BURKE, EDWARD J. of Boston. April 30, 2023
Edward James Burke of Boston’s Fenway, formerly of Mission Hill, passed away on April 30. Raised by his mother, aunts and uncles in the closeness of the Irish Catholic Mission Hill neighborhood, he attended Mission Grammar and Mission High while supporting his family with various after-school jobs, opening up all the neighborhoods of Boston to him. Following three years of the Army in Germany from age 19, he returned to Boston, helping to set up the first data processing computer system for the City. He was named Assistant Clerk of the Boston Municipal Court in 1966, later becoming a Harvard Medical School animal research technician and a Clinical Lab Technician at the Boston V.A. Medical Center. Living in the Fenway neighborhood in1985, Ed resurrected the Fenway Civic Association to help fix the safety and beauty of the Fenway’s neighborhood and especially its surrounding Back Bay Fens park that had become sorely neglected. Ed’s effectiveness and passion as a civic activist became realized when he assumed Office of Neighborhood Services (ONS) leadership under newly elected Mayor Raymond Flynn, who trusted him for his love for the City and understanding of residents’ concerns, while advancing the Mayor’s progress in a growing Boston under BRA director Stephen Coyle. Ed was highly respected at City Hall and in the neighborhoods under his oversight. He loved his job, walking each morning to City Hall, working all day, and going to meetings at night with his beeper and constantly on call. “I worked really hard but didn’t mind doing it because you knew you were making a difference” he would say. He was bolstered by the entrance of Fredericka Veikley, his new love, and later wife, into his life in 1986. They easily became dedicated lifelong partners.
In 1995, newly elected Mayor Menino revamped the ONS and purged the liaisons who had gained expertise and connections that complicated the new Mayor’s idea of how to run the City. Back to the “other side”, Ed resumed his neighborhood advocacy, keeping many of his City Hall connections, and training new activists in the Fenway Civic Association. He was proud of them and their commitment of personal time, energy, and sleep for the betterment of the Fenway and the City. For those who say “you can’t fight City Hall”, Ed would say “Yes you can -- the City would fall apart without all the activists”.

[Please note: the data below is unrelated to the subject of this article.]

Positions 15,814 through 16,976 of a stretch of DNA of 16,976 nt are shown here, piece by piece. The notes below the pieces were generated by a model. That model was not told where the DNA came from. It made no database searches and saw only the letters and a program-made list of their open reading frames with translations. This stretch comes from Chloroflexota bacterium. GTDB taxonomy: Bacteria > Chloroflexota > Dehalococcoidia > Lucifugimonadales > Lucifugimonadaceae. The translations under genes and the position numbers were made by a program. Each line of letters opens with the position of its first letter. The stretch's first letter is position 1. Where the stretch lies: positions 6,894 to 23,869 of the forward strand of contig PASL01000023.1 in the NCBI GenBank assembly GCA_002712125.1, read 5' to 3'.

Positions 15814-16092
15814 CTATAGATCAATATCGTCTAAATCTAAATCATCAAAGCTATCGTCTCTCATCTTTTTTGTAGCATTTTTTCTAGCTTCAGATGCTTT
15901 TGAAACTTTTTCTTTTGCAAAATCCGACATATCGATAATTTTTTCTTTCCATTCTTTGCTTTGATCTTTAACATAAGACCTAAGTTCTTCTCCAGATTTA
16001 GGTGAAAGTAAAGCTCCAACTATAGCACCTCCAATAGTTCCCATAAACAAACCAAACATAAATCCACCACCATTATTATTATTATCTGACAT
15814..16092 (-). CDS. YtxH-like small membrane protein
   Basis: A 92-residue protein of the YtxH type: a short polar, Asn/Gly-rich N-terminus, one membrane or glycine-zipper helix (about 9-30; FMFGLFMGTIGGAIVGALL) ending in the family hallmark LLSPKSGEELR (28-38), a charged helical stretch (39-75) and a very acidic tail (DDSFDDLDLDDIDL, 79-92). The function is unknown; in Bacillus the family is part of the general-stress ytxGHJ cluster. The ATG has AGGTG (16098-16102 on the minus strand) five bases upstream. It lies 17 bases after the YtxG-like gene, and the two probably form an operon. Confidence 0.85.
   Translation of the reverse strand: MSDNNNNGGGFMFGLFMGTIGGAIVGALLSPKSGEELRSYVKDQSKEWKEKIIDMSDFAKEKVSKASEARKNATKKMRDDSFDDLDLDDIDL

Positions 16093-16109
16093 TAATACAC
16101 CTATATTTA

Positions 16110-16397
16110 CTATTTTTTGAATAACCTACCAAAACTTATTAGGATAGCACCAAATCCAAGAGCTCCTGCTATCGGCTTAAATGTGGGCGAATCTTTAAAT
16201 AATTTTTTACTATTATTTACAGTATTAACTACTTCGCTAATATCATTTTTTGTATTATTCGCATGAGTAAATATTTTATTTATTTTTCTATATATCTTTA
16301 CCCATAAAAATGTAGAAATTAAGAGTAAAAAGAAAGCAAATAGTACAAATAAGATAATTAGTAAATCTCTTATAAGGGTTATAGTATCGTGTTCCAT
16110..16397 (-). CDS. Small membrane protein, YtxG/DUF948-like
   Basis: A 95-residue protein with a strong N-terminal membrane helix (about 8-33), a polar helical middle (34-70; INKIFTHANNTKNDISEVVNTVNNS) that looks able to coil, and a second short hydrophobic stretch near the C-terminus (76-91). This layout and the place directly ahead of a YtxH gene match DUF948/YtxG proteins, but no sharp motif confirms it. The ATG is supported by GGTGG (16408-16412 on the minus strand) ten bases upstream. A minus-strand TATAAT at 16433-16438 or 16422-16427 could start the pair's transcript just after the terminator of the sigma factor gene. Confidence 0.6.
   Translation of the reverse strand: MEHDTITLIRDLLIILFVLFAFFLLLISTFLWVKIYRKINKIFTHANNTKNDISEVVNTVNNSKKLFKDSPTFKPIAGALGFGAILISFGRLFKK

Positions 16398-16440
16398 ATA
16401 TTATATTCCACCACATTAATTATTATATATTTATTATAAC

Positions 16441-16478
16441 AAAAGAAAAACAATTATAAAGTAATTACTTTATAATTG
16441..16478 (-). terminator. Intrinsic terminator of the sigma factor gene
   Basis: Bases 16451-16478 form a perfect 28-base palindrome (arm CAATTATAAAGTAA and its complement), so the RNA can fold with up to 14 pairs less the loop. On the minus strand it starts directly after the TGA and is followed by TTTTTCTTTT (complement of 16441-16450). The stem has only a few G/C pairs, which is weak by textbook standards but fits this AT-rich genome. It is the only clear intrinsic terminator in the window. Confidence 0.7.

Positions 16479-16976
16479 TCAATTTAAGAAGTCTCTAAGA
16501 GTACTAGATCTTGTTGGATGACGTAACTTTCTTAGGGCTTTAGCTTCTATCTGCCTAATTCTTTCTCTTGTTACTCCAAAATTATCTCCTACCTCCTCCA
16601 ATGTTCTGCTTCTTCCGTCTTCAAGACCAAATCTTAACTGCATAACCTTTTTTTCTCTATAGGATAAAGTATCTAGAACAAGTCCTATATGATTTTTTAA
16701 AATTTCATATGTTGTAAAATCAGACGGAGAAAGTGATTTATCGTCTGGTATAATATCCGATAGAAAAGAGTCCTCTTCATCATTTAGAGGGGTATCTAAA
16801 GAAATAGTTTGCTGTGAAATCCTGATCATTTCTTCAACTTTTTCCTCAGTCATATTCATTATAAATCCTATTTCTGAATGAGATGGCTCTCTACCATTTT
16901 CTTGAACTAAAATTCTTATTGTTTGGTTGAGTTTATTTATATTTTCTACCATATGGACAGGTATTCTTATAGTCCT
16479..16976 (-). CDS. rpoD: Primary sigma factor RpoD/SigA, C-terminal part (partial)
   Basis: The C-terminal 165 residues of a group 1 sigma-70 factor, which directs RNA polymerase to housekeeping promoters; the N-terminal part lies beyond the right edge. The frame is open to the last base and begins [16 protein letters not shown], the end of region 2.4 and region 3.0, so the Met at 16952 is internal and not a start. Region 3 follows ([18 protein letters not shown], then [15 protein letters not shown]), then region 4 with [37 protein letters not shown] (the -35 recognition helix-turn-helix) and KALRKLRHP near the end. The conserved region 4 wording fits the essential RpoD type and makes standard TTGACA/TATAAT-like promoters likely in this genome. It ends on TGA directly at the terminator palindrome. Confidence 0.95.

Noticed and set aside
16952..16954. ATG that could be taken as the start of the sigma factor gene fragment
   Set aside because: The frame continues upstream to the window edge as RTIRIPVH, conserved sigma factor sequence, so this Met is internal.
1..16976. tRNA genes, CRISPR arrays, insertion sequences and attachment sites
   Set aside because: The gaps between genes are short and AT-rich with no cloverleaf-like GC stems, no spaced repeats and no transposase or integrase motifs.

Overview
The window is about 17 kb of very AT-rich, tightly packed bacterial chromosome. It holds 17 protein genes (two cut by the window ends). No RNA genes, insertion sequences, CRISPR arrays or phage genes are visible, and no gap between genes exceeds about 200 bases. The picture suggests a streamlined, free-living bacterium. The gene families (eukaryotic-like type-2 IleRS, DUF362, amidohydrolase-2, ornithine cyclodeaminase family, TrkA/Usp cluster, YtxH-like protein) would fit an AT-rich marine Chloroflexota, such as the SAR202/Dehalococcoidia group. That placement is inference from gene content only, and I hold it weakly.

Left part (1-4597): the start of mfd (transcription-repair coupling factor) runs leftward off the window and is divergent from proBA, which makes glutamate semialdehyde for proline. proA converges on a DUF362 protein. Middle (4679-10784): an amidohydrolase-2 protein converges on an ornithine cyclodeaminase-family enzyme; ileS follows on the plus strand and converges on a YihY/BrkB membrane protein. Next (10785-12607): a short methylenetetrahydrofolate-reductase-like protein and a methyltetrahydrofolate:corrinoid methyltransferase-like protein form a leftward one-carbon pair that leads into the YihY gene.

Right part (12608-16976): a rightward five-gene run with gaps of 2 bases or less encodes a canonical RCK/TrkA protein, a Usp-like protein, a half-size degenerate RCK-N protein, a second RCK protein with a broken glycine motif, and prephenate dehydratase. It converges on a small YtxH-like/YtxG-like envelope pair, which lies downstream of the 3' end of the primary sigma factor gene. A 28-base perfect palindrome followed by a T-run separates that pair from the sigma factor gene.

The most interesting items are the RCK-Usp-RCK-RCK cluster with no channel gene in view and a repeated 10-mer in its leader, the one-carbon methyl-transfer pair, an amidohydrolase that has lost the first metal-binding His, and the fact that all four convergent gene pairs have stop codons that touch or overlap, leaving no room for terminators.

Ed was 86; preceded in death by his mother Anna Mahoney and her siblings, and by his two brothers Peter and Paul Burke. He is survived by his loving wife and step daughter Amber Kasbeer, several nieces and nephews and long-time friends. Please join friends and family for a wake for Ed at Mann Rogers Funeral Home, 44 Perkins Street, Jamaica Plain on Thursday May 4 from 5 – 8 PM. A funeral Mass will be held the following morning at Mission Church,1545 Tremont Street, Boston 02120 at 10:00 AM, followed by internment at Forest Hills Cemetery.
Ed brought new life to the City’s Back Bay Fens parks, and sought for decades the restoration of its Muddy River, now coming to fruition. Together he and Freddie with the City of Boston created Ramler Park in the Fenway, as a quiet place of beauty, opening in 2004 (friendsoframlerpark.org). Parks support people and people must support parks. If you wish to make a gift in Ed’s honor, consider helping sustain the park that sustains you.
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